Sat, Aug 03, 2013 - Page 15 News List

Chinese court rules against J&J in monopoly suit

AP, BEIJING

Healthcare giant Johnson & Johnson (J&J) has become the latest global company accused of misconduct in China after a court ordered it to pay damages to a local distributor in a lawsuit brought under an anti-monopoly law.

The ruling by a Shanghai court expands use of the five-year-old law and comes amid a flurry of Chinese investigations of possible bribery, price-fixing and other misconduct by global companies.

The court, in a ruling issued on Thursday, said J&J was guilty of “vertical monopoly” for setting minimum prices for surgical sutures. It said that caused the Chinese distributor to lose potential sales and awarded 530,000 yuan (US$85,000) for lost profits.

Telephone calls to Johnson & Johnson’s offices in Beijing and Shanghai were not answered.

Chinese news reports said the case was the first time a court ruled against a Fortune 500 company in an anti-monopoly case.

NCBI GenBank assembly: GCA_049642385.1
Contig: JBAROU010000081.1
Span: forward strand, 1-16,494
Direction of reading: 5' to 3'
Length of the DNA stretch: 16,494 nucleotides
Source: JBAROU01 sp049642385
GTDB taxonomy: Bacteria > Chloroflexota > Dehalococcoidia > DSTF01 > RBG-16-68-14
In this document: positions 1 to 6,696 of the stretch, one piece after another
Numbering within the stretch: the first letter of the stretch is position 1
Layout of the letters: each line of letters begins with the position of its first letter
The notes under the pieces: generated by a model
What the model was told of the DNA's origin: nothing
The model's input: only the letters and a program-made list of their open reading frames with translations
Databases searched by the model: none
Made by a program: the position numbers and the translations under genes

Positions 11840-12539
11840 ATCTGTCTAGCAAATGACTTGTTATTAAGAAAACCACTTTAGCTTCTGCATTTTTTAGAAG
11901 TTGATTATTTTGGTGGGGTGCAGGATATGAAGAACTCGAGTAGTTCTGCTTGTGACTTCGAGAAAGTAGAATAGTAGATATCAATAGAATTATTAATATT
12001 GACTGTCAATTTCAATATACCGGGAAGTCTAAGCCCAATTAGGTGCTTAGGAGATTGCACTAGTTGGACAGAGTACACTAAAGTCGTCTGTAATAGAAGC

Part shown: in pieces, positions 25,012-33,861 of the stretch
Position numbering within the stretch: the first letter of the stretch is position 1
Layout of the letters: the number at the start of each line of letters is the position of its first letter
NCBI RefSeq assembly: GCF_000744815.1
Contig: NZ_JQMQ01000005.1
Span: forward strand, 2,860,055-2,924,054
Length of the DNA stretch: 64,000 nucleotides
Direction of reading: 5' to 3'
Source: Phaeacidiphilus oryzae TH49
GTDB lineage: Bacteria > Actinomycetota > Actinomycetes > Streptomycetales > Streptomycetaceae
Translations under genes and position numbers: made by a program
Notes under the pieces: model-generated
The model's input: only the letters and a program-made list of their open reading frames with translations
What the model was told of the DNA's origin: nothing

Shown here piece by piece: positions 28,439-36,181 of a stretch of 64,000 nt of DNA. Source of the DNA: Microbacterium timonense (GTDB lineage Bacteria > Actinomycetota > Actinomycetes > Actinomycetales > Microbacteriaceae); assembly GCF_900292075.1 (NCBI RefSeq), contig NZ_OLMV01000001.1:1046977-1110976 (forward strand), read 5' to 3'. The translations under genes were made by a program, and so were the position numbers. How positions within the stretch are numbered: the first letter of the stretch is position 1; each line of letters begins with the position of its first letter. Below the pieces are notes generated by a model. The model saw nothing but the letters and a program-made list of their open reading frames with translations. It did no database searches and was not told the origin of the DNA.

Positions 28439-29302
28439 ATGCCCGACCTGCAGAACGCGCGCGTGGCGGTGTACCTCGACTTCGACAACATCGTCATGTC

The judge, Ding Wenlian (丁文聯), said the ruling reflected the law’s intention of protecting consumers and “public interests,” according to the state-run Xinhua news agency.

Johnson & Johnson was accused of improperly setting minimum sale prices to maintain its image as a premium brand, according to a court announcement.

It said the company has since stopped imposing that condition on distributors.

Setting minimum prices for distributors or retailers or prohibiting price-cutting is a standard strategy for makers of luxury goods and other products or services that want to be seen as a premium product.

The lawsuit by Rainbow Medical Equipment & Supply Co said it lost its contract with J&J in 2009 after it submitted a bid to supply sutures to a Beijing hospital at a price below the US company’s standard. Rainbow Medical said it had worked for J&J for 15 years.

A Shanghai court rejected a lawsuit by Rainbow Medical seeking 14 million yuan.

However, a higher court ordered J&J to reimburse it for lost profits due to violations of the anti-monopoly law.

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